Travis: A couple notes as we wrap up. When you’re doing content marketing, you have to realize that you’re playing the long game. Content marketing is not a tactic; it works on a campaign-by-campaign basis or a project-by-project approach. If you want success with content, you really have to commit to making content a core business initiative. You have to show up, be persistent, and work at it for awhile before you can do a meaningful assessment of your performance. In fact, Content Marketing Institute does an annual study on key performance indicators in content, and each year they seem to find the same thing, which is that it takes around 18 months of persistent content marketing execution to start seeing some results. The biggest mistake that we typically see is that companies try content marketing, do it for a few months, but then they give up way too soon.

Travis: Last, when it comes to making engaging content, there is probably no rule of thumb that is more important than this one: be the messenger, not the message. You have to realize that despite the fact that you spend all day every day thinking about your products and services, the chances are pretty high that even your very best customers barely even think about your brand. Just like nobody likes a person at the party who can’t stop talking about themselves, the same is true for your brand communications. At the end of the day, if there’s one thing you can do to get your content on the right track, make the shift to audience-oriented content instead of product-oriented content. This is without a doubt the single best thing you can do to profoundly improve the quality of your content marketing. That wraps up my presentation. I think next we’re going to take some questions. But first I wanted to wish everybody good luck and say thank you for sharing your attention with me this morning.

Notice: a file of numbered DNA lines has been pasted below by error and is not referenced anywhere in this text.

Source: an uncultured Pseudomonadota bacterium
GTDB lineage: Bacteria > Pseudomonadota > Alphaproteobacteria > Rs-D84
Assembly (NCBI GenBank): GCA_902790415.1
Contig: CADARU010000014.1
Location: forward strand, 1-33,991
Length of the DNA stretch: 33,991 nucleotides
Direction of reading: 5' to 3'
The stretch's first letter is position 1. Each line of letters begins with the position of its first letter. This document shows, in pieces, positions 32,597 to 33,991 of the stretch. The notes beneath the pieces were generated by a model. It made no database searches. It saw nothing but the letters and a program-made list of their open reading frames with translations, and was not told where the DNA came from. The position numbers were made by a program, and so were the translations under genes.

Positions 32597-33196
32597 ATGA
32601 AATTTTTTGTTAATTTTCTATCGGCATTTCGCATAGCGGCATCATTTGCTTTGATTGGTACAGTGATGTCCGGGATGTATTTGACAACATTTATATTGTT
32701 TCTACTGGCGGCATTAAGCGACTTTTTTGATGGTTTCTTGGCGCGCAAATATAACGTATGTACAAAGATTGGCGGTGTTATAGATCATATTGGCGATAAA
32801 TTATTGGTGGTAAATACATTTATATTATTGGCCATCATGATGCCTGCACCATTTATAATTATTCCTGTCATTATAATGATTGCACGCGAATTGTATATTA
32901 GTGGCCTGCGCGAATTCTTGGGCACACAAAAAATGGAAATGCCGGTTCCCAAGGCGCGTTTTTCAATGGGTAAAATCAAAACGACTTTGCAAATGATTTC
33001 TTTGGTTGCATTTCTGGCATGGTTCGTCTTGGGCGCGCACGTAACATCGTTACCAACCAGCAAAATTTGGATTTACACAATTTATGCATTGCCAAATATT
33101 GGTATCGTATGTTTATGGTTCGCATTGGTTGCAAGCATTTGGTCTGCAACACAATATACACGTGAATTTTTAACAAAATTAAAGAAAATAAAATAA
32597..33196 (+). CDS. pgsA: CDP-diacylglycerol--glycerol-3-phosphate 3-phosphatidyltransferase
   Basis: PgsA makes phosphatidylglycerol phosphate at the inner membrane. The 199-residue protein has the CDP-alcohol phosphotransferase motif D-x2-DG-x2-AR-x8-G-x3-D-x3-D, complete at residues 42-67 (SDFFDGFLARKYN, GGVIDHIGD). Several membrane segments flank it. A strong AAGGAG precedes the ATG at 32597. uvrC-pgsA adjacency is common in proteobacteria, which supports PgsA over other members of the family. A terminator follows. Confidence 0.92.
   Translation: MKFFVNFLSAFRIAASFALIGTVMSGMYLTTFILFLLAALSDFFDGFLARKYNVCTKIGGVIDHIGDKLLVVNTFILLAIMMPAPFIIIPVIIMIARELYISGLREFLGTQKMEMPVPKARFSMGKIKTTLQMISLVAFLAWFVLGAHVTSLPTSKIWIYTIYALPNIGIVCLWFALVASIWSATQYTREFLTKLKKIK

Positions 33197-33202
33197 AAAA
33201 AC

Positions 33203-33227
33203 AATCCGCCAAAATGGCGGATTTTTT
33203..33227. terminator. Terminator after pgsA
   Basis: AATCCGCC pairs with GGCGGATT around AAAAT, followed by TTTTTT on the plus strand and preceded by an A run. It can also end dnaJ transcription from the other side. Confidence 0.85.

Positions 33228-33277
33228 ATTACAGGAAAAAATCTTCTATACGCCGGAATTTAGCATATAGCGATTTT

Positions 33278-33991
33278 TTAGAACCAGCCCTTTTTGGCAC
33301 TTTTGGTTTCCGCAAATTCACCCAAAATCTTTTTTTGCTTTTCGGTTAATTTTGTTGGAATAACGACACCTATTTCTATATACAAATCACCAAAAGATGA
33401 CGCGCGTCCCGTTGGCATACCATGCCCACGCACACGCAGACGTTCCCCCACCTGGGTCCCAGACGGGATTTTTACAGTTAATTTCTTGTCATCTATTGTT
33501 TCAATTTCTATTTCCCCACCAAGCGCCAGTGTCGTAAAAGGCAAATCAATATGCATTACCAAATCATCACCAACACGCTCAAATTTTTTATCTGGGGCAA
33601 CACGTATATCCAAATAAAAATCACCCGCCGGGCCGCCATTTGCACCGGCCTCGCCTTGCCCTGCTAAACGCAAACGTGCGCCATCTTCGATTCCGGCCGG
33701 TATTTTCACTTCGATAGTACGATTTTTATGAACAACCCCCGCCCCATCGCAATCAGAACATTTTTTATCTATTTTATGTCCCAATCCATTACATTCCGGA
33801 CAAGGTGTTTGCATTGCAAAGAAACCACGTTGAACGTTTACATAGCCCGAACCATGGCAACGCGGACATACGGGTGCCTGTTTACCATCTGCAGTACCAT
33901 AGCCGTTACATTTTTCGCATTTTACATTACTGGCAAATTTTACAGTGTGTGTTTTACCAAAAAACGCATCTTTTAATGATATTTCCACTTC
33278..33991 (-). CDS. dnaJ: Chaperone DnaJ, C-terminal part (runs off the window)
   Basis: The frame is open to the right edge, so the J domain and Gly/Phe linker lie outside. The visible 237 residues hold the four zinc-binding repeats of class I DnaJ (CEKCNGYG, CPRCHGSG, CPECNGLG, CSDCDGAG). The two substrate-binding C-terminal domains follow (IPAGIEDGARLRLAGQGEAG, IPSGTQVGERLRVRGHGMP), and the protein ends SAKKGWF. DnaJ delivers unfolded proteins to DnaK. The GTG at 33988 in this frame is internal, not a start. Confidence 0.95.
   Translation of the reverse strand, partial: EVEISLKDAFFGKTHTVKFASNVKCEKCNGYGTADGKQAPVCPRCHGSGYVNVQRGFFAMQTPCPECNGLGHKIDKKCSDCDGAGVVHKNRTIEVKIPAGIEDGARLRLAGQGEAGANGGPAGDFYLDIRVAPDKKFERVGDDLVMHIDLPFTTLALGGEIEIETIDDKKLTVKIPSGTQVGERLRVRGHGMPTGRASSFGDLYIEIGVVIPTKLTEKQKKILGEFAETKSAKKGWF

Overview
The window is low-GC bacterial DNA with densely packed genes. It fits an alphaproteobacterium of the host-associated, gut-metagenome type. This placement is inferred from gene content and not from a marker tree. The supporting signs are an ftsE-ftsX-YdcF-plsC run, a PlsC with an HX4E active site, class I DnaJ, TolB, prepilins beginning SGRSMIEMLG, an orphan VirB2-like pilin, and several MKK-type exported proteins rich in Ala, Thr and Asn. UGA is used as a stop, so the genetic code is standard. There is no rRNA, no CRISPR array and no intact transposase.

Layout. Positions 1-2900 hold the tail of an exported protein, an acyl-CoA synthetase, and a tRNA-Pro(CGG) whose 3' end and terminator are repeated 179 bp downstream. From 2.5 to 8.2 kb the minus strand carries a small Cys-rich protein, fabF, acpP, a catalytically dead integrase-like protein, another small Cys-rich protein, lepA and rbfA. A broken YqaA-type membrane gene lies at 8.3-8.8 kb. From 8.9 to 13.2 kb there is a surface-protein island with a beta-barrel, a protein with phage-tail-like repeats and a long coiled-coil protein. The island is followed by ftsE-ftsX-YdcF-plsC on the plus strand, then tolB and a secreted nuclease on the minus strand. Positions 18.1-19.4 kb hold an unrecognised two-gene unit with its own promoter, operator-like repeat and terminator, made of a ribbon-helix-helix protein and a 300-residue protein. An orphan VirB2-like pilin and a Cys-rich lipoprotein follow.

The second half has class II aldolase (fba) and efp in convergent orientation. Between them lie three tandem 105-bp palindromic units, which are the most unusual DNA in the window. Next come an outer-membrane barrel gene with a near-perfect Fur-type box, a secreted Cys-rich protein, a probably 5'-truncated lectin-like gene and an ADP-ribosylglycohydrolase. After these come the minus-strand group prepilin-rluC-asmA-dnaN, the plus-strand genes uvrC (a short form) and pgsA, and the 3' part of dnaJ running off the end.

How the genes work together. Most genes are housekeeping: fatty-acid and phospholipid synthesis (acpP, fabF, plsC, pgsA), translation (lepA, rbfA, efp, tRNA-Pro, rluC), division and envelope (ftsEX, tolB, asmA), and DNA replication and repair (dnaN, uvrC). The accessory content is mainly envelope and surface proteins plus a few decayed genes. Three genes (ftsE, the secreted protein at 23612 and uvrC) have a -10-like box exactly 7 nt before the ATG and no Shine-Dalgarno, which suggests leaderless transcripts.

Bryan: I have two things that I wanted to focus on from the presentation. The first is the audience identification is such a big component in the content creation distribution process, which a lot of folks maybe don’t think about until after they start sharing content. If we know who our audience is, what they’re reading, what their interests are, we’re going to drive those clicks and drive those engagements. The second thing is making sure that we iterate. SharpSpring being a small company… For those of you who have been with us from the beginning, you may remember our first train wreck of a webinar where the Internet went out and we had to cancel it. We didn’t cancel our webinar strategy then. We looked at feedback and made sure that the content…not even just the content we were distributing, but the infrastructure of the distribution model…was working, was relative. If you’ve done content, and it hasn’t worked, and you think it’s not for you, we should revisit it and have a conversation about it. I think content marketing, in my perspective, as we continue this pivot to educational-based sales, the more content that we put out there, the better control we have over crafting a vision and getting those unique selling propositions out there to make our consumers want to say yes to us as a company. I talked way longer about that than I at all anticipated doing.